Finding a single niche that will provide enough work to support you may be difficult. Having a repertoire of skills that can be adapted to suit opportunities as they arise is useful for freelancing, although a jack-of-all-trades approach may not always bring the best results. Specialising within your skills range can help you to command higher fees.
If you can teach languages, translate, and write, consider combining these abilities with other skills. You could advertise as a tutor, translator, editor and writer specialising in the fields of your professional or educational background. Your services will be more attractive to clients working in your sphere than those of a catch-all agency.
Russia ’s new middle class is famous for extravagance and oneupmanship. Knowledge of trendy subjects such as landscaping, interior design and even Feng Shui can be very profitable. The noveaux riches are always keen to tell neighbors exactly who they employed, how much it cost and how exclusive the service was. Even au pairs and childminders may be paid more than $1,000 per month. Childcare experience is essential, and opportunities are largely exclusive to women.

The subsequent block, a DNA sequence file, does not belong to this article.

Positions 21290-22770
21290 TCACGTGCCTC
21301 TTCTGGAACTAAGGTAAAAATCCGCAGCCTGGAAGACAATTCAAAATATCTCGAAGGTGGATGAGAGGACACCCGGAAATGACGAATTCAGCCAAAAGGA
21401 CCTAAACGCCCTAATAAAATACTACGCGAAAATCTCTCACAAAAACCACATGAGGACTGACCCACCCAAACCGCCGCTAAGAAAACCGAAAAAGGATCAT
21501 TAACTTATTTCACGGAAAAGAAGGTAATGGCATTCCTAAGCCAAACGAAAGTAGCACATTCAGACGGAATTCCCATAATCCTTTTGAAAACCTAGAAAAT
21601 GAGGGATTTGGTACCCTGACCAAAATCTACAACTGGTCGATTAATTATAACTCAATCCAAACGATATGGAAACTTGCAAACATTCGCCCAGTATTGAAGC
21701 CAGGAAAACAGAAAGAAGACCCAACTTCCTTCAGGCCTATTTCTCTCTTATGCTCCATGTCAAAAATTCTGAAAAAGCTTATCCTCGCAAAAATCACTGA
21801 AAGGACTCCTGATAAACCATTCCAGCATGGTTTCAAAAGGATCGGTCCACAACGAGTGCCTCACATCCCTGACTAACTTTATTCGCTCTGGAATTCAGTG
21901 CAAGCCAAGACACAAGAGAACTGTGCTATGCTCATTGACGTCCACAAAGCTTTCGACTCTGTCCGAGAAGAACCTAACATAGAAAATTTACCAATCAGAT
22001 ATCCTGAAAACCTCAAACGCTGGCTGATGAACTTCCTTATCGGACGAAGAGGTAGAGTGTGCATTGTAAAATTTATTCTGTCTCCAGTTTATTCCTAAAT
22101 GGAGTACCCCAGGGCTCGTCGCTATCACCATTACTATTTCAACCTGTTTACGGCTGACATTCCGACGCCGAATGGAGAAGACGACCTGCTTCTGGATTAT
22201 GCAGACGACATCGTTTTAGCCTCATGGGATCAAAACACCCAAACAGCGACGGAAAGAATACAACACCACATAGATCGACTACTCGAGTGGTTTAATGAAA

The ideal strategy for success in freelancing is to offer a service that you enjoy doing and know you can do well. Think hard about which of your existing skills could be best applied or adapted to suit the target environment and focus on how to market them.
Advertising Freelance Services
Promoting your services to Russian clients requires careful thought. Foreigners require a permit to work in the Russian Federation. Permits can only be applied for by a business with Ministry of Internal Affairs permission to employ foreign nationals.
A work permit only allows you to work for the business that acquired it for you. (Note that having a Russian businessvisa is not the same as having a work permit (www.waytorussia.net/RussianVisa/Types.html).
Thus freelancing is largely illegal for foreigners. While drawing attention to your services, you must also be mindful of whose attention you are drawing.
Most private language teachers advertise their lessons in the local press and on notice boards around town with impunity. The fact that many ads appear in the same place year after year probably means that the authorities turn a blind eye to such small-scale enterprise. Occasional rumors of entrapment and dawn raids by tax authorities are most likely spread maliciously by schools or other teachers to drive competition underground.
Advertising in local newspapers can be effective for services targeted at private individuals; for example general language lessons or personal translations. Try specialist publications for a more targeted audience. There are plenty of journals serving all professional fields.